NSW biodiversity reforms 2016: issue 4 – Saving our species

We know that biodiversity in NSW is on the decline. Will the new legislation under NSW Government’s proposed biodiversity reform package maintain protections under current laws for saving our precious species? It appears not.

This is the fourth of six key issues we’ve identified in the reform package. View all six issues here.

What protections are there for biodiversity in the new legislation? 

There are two key proposed laws in the reform package: the Draft Biodiversity Conservation Bill and the Draft Local Land Services Bill. These two Bills appear to be in conflict, with potentially disastrous consequences for our threatened species.

The Biodiversity Conservation Bill
The Draft Biodiversity Conservation Bill contains familiar provisions for threatened species, carrying over some of the mechanisms in our current threatened species laws. 

The Bill incorporates the existing Saving Our Species program, in which threatened species are categorised into different streams for prioritised management actions and funding.[1] The Bill retains the NSW Scientific Committee and contains elements that aim to align better with international categories and national threatened species lists. There are offence provisions for harming threatened animals or damaging habitat without authorisation.

The Bill provides for a category of ‘serious and irreversible impacts’, although these have not yet been defined and will not act as a red light for major projects. Critical habitat will be replaced by a new category of ‘Area of Outstanding Biodiversity Value’ that can be declared by the Minister for the Environment, although these areas can still be subject to clearing applications.

Taken alone, the Bill appears to be continuing the threatened species provisions of the current system. But, when you examine the overall reform package, potential problems become apparent.

Two Bills in conflict
While on one hand the Biodiversity Conservation Bill carries over provisions of our current threatened species laws, at the same time the Local Land Services Bill will increase known threats to those species by allowing more land clearing via self-assessed codes and discretionary development applications. 

To illustrate, consider how the two bills treat hollow bearing trees, which provide critical habitat, such as nesting sites, for many threatened species. The Biodiversity Conservation Bill lists ‘loss of hollow bearing trees’ as a key threatening process. At the same time, the Local Land Services Bill allows clearing of paddock trees without approval. It will be difficult to enforce the protection of hollow bearing trees under biodiversity law when under land clearing law no formal approval is required for cutting these trees down.

The legislative detail and missing pieces of the puzzle
There are a number of other issues we have identified from the vast reform package that suggest the legislative framework will act to reduce environmental protections, including issues about Local Land Services resourcing, mapping and how urban clearing and biodiversity will be regulated.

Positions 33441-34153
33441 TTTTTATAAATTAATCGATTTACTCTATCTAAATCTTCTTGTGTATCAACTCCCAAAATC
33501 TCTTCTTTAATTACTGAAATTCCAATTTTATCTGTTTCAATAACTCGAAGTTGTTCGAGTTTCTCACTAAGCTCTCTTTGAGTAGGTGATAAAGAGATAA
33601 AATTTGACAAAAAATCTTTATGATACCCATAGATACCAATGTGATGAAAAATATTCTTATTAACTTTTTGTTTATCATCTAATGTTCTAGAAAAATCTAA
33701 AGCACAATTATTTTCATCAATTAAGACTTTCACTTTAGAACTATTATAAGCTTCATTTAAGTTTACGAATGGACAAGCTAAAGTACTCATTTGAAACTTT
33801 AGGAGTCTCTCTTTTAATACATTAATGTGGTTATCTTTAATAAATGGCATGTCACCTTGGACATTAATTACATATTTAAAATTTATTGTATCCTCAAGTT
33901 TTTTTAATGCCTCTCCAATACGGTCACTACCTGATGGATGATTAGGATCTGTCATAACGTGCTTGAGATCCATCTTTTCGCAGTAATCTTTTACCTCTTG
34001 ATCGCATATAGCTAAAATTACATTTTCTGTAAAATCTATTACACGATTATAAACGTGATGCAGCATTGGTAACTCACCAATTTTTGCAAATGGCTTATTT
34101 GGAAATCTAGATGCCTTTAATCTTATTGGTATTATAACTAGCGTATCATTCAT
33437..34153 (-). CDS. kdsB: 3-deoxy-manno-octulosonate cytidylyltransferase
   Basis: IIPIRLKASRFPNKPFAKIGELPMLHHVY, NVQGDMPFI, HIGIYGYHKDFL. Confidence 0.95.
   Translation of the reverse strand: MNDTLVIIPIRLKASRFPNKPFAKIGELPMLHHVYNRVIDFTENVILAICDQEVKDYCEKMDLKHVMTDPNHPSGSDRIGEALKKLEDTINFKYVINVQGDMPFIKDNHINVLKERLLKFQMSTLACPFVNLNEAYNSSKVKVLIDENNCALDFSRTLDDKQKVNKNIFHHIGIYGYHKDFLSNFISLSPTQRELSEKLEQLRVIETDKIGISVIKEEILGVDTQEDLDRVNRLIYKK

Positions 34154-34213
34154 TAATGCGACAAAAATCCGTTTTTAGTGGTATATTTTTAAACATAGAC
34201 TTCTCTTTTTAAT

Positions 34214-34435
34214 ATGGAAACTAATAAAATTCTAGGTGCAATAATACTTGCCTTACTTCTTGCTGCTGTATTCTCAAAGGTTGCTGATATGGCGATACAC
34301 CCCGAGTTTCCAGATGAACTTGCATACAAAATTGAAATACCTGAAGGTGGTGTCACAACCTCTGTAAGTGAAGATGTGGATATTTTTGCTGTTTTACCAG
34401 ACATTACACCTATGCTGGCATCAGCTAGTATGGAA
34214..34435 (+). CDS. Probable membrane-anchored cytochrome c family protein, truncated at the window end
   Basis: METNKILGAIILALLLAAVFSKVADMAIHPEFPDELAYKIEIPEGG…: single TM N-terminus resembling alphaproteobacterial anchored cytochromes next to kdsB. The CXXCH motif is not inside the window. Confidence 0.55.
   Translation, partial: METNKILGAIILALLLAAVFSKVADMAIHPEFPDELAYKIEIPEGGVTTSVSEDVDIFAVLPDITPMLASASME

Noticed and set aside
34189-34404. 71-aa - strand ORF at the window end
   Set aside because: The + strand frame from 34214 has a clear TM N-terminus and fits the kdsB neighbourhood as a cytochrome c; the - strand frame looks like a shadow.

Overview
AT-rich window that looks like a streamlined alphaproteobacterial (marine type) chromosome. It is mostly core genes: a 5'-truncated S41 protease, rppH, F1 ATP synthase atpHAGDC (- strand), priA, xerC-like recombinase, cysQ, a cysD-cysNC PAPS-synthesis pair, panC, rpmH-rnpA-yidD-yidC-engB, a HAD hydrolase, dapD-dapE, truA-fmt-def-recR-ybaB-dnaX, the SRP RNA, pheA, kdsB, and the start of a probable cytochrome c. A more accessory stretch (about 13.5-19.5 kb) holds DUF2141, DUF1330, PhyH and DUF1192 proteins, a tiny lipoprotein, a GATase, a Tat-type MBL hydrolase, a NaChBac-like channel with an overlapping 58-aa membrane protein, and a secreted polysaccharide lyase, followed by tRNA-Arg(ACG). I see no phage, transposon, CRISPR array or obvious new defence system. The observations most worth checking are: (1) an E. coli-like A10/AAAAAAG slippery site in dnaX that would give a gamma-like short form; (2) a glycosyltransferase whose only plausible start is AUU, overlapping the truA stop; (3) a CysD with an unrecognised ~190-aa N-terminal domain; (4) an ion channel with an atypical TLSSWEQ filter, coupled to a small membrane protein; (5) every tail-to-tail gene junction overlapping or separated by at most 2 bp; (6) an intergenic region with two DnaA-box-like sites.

In the package, the NSW Government is departing from a key recommendation of the Independent Biodiversity Legislation Review Panel – that land clearing involving a change of land use should be assessed under planning laws – and is instead handing the vast majority of clearing approvals to the Local Land Services which currently do not have the resources or expertise to carry out these functions.

Also, as noted in the first blog in this series, how the new legislation is applied will depend heavily on future mapping, which has not yet been undertaken and, we predict, is likely to encounter problems and be highly contested.

Urban areas identified under the maps will be treated differently. Urban areas will not be covered by the new native vegetation scheme – the Bills specifically exclude Sydney and Newcastle Local Government Areas, all urban and large lot residential zones, and e-zones E2, E3, E4. Biodiversity in these areas will be covered by a new State Environmental Planning Policy, a new model Development Control Plan (DCP) and by the new Biodiversity Assessment Methodology (BAM). The State Environment Planning Policy that will specify how urban clearing will be regulated is not public yet.

It is very difficult to predict the fate of urban biodiversity in the absence of crucial details, but with what we do know about expanded application of non-like for like offsets, it is likely that certain urban coastal developments will be less constrained by strict offset requirements, resulting in a net loss of some species and communities in areas of development pressure.

The rural/urban regulatory divide will therefore be continued, which begs the question – how fair will the new laws be? We explore the equity of the reforms in the next blog in this series.

Next in this series: Equity?


About the reforms

The NSW Government has released a draft law and policy package that represents a serious retrograde step for biodiversity, as it involves removing many of NSW’s long-held environmental protections.

Public submissions on the reforms close on Tuesday 28 June 2016. Find out how to get involved via the links below.

Links

 


Support our work

If you would like to help us to continue helping the community to protect the environment through law, you can donate online, become a friend of the EDO, check out our current appeal, or read more about how you can support our work.

 


Footnotes

[1] See Saving Our Species, Office of Environment & Heritage